colored, and metallic
papers, photostats, pencil,
ink, marker, gouache,
watercolor, pen, and ink on
Masonite
Metropolitan Museum of Art,
New York
Begin with a thought-provoking or evocative
thesis; something that will hook your reader.


                              For example:
                              Bearden’s collage art,
                              such as The Block, 1971,
                              effectively combines
                              elements of cubism to
                              create a visual narrative
                              about the realities of an
                              African-American urban
                              lifestyle.
         Body Paragraph(s):
              Analyze the work
 What elements of art are most prominent or
  important to the artwork? Consider first how
  each important element functions alone.
     Example: Line and color play equally important
     roles in Kandinsky’s Composition IV.
 Analyze how the most important elements fit
  together to create the piece. Consider how the
  elements fit together.
     Example: Seemingly random patches of brilliant
     yellow, red, and green arch around a large hill-like
     shape of bright blue. Narrow, black lines dissect the
     picture plane and define the shapes random colors.
          Recommendations
 Read the image as you would read text. Begin on
  one side and work across, relating what you see, or
  find the most important part of the image and read
  from that point. Do not skip around.
 Describe some important details and/or discuss the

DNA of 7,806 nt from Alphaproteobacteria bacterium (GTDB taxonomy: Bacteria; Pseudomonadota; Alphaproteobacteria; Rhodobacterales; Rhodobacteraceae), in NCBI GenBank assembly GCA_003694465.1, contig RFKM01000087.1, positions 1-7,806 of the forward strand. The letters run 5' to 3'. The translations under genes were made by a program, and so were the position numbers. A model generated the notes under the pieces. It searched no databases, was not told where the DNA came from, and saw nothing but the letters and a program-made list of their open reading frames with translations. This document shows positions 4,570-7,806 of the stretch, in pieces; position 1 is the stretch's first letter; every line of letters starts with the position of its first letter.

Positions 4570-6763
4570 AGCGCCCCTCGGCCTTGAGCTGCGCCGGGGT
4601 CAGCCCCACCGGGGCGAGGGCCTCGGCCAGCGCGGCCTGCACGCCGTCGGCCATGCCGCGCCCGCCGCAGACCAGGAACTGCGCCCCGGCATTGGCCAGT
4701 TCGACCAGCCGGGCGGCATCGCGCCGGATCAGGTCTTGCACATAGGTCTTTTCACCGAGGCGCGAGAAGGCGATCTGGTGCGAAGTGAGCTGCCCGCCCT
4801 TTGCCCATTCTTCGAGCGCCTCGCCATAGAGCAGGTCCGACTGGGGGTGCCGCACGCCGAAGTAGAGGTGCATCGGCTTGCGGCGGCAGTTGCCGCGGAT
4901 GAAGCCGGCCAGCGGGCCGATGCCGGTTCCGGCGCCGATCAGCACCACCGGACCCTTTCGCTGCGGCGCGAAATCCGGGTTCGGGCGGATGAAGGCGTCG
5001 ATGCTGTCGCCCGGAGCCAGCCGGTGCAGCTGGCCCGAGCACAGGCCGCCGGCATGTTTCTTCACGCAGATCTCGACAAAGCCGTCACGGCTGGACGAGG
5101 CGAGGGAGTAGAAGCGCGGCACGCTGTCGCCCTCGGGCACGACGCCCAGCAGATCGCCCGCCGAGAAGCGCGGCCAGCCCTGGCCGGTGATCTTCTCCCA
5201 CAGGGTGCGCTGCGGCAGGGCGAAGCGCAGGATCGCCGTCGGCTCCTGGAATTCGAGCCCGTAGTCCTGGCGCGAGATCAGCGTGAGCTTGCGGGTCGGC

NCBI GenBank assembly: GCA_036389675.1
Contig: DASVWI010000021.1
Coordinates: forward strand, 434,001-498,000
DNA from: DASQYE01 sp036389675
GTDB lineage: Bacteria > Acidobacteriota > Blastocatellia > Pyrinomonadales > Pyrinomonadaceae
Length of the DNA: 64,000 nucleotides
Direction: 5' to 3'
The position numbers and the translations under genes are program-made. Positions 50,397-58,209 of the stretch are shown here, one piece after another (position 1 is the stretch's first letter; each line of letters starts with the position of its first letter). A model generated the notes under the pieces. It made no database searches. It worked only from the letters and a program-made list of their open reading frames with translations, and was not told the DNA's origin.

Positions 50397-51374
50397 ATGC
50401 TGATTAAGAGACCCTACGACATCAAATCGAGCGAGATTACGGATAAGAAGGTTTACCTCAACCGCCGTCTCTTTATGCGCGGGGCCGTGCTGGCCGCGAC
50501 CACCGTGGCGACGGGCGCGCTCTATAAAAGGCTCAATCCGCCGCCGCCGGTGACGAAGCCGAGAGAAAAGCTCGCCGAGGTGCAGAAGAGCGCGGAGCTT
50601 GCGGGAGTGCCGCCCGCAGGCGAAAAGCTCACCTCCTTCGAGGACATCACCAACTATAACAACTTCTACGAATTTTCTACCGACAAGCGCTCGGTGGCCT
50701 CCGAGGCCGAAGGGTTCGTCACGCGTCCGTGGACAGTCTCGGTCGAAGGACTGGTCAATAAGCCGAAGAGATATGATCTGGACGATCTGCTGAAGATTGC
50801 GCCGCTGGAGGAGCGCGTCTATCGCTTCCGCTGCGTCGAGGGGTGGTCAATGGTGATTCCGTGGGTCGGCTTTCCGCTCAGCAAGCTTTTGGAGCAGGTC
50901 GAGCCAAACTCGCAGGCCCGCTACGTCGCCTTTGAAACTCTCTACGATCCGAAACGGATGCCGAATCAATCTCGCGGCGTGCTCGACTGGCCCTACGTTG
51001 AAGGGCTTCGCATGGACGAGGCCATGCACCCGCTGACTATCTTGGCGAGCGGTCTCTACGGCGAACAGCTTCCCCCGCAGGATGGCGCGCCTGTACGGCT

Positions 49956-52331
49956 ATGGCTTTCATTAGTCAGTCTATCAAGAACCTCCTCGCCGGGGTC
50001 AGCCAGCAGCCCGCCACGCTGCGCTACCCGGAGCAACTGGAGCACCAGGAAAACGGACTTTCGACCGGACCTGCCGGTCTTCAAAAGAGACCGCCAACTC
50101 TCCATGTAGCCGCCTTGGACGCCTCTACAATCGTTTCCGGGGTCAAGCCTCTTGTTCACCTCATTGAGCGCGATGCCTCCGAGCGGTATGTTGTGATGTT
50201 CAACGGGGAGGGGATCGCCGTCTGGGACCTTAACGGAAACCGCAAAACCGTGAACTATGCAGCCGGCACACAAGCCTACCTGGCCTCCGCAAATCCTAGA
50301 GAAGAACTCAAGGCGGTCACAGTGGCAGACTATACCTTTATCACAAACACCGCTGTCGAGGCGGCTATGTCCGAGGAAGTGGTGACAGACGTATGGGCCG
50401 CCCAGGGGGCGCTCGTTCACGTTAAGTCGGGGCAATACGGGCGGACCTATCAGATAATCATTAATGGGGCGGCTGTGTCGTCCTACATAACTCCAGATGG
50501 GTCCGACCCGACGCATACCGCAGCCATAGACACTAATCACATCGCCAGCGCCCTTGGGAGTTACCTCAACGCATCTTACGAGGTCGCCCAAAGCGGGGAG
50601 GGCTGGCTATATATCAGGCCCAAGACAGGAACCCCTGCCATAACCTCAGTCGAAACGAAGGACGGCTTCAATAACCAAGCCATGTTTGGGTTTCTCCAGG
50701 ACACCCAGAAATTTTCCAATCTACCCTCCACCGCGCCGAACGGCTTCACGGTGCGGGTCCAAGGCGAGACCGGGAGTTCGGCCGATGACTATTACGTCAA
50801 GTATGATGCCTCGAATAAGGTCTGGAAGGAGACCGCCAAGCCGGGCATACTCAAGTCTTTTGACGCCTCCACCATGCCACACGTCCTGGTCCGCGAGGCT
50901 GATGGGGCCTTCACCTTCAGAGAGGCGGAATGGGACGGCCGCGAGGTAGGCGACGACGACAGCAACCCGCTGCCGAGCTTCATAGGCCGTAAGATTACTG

materials or methods used to make the artwork.
 Summarize the overall appearance of the piece.
 Try to avoid interpretation.
              Conclusion
 Push the point
 Be convincing
Now for some practice
             Gallery Walk
 There are eight(8) stations set up around the
  room -- one for each element of art used in
  formal analysis
 In groups, you will move from one station to
  the next, answering the questions associated
  with that station for each work of art.
 Feel free to brainstorm in your groups,
  however, know also that you will not have
  much time to answer and rotate.
The Artwork
       QuickTime™ and a
        decompressor
are neede d to see this picture.   Raphael
                                   Madonna, Child, and
                                   St. John the Baptist
                                   (1504)
                     QuickTime™ and a
                        decompressor
               are need ed to see this picture.




Vincent Van Gogh, Starry Night (1889)
   Pablo
 Picasso
   Three
Musicians
  (1921)
             QuickTime™ and a
               decompressor
       are neede d to see this picture.




Agesander, Anthenodoros, & Polydorus;
   Laocoon & his Sons (approx. 40 BC)
      QuickTime™ and a
         decompressor
are need ed to see this picture.




  Frank Gehry, Disney Concert Hall (1991)
 Piet Mondrian
 Composition I
(20th Century)         QuickTime™ and a
                         decompressor
                 are neede d to see this picture.
       QuickTime™ an d a
         decompressor
are need ed to see this picture.




                                   Auguste Rodin
                                   The Thinker
                                   (1932)
                                   Albrecht Durer
                                   Four Horsemen of the
                                   Apocalypse
                                   1498
      QuickTime™ and a
        decompressor
are neede d to see this picture.
        Artist unknown
Christ the Pantocrator
        (12th Century)




                               QuickTime™ and a
                                 decompressor
                         are neede d to se e this picture.
Olympic Stadium, Beijing (2008)
FINISHED!

								
To top